“I—I’m gonna try to make it home first,” Jason told her. “But I can’t promise it.”
“Okay. So, I’ll just order something and leave yours in the kitchen. But hey—” She raised her brows. “Wake me when you get home, okay? Because I don’t have to work until noon tomorrow.” She gripped the lapels of his jacket and leaned up for another kiss. “Let’s see if we can pencil in some time for each other then.”
“This is going to be over soon,” he promised. “Sorel can’t hide forever.”
“I know. I can be patient. Be careful.”
Quartermaine Mansion: Family Room
AJ sipped some water and perused the day’s papers, reading the sections he’d skipped earlier that morning. The house was quiet for once—his grandfather at ELQ, his parents at the hospital, and Carly had gone shopping with Michael. It wasn’t often he got to sit by himself, with his own thoughts.
“Junior. I was hoping to find you in here.”
AJ looked up, grimacing as Ned sauntered in. “Why?” he wanted to know, folding the paper and tossing it aside. “What do you want now?”
“I’ve had some time to think it over.” Ned sat on the sofa, leaning back and crossing one leg over his high. “I wasn’t going to say anything,” he continued, “but the longer I sat with it, the more I decided I should at least tell you what I’m thinking.”
“If this is about the pharmaceutical proposal—”
“It’s about Carly.”
AJ got to his feet, shook his head. “I don’t want to listen to any more of how I’m letting Carly ruin the family—”
“If you go through with pretending you’re the father of this child, it won’t just ruin your family. It’ll ruin everyone else’s.”
AJ stopped at the doorway, turned back to Ned, then closed the door. “I’m not pretending.”
Ned stood with a shake of his head. “You are. And I don’t blame you. There’s karma in this, I get it. Jason took a year of Michael’s life away from you. And we both know he’s still the ghost in your marriage. For the last year, Carly’s schemed to get Jason back. If you hadn’t made her sign that prenup, she’d already be gone.”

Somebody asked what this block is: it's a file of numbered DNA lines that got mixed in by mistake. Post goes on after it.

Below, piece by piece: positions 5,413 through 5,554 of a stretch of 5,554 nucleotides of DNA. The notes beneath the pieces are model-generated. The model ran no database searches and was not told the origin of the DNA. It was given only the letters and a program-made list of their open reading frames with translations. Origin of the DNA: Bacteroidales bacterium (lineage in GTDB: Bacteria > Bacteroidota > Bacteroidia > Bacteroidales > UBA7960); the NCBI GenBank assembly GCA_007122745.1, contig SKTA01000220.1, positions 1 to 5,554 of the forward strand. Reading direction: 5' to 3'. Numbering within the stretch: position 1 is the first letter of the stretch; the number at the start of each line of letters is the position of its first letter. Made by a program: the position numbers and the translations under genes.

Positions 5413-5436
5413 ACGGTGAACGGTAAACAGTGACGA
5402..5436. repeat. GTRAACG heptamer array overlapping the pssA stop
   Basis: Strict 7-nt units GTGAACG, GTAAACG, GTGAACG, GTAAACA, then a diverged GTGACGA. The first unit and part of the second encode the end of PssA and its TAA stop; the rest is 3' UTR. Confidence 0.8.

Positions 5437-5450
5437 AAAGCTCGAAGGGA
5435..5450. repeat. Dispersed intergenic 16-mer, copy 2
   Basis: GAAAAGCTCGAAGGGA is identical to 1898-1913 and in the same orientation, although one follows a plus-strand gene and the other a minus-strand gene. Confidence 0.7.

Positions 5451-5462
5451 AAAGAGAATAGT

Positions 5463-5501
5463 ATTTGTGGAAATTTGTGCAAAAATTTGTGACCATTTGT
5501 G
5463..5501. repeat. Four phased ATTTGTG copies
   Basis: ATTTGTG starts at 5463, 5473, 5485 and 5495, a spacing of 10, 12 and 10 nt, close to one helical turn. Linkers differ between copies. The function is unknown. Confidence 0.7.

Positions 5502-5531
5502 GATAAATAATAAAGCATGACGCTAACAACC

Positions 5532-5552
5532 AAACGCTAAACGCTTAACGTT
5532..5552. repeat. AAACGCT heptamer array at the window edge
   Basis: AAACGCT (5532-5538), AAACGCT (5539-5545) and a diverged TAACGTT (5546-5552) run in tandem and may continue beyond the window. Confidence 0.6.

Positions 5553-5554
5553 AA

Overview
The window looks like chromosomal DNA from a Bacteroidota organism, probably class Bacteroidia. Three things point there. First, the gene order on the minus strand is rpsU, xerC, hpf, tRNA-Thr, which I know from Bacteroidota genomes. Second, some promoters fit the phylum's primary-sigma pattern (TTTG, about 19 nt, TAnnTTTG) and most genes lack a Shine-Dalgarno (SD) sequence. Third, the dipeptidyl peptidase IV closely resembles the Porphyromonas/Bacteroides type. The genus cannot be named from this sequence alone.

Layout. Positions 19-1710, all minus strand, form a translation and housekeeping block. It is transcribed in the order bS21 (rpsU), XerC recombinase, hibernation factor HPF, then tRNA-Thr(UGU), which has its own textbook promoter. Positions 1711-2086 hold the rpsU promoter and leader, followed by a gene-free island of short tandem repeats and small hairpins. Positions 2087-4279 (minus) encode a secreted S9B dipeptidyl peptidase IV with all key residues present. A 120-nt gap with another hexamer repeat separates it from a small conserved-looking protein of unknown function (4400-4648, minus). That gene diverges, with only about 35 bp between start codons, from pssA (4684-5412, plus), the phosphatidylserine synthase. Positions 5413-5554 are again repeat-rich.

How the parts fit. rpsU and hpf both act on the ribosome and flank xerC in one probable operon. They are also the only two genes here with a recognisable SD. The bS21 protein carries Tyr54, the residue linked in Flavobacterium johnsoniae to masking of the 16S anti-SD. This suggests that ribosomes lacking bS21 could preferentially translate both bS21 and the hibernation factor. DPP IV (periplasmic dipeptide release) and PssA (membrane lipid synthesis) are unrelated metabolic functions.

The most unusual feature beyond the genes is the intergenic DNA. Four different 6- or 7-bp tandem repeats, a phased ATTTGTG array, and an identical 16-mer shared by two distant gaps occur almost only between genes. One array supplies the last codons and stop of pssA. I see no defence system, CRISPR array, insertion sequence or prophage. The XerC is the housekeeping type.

AJ’s throat was tight. “Maybe. But she’s here. And we’re making it work.”
“She’s not a terrible mother, so I get why you’re doing this. I barely see my daughter.” Ned grimaced. “Divorce is hell, even when it’s civil. I’ll never be the father I wanted to be for Brook Lynn, not as long as she’s in New York with Lois. I get that you don’t want that for Michael—”
“Get to the point, Ned—”
“Jason was a good father,” his cousin said softly, and AJ scowled. “It doesn’t matter that he didn’t have the right. He was good to Michael—”
“And if he were the father, which he’s not, it would mean he had an affair with my wife,” AJ bit out. “You think he needs to be rewarded for that—”
“You married Carly knowing that was probably going to happen. Jason doesn’t owe you fidelity or loyalty. Especially after you slammed his head into a rock—”
“Carly made you those promises. She’s the one that broke them. And right now, she’s the only one getting away with it. How is that fair to anyone?”
No Name Restaurant: Private Dining Room
Jason scowled, dragged his hand through his hair. “Sorel can’t keep this game up forever. I told you I didn’t need your help—”
“Two weeks of cat and mouse, and you don’t want any help?” Daniel poured himself a tumbler of whiskey. “Are you sure that’s wise?”
“The last time I had help from you or your people, it didn’t go so well.” Jason shoved his hands in the pockets of of his leather jacket. “Sorel is keeping out of public. And I’m not taking the chance that he’s trying to trap me into trying something on private property. He has to know something is coming after what he did.”
“Jason—” Daniel sat at a table. “Sit.”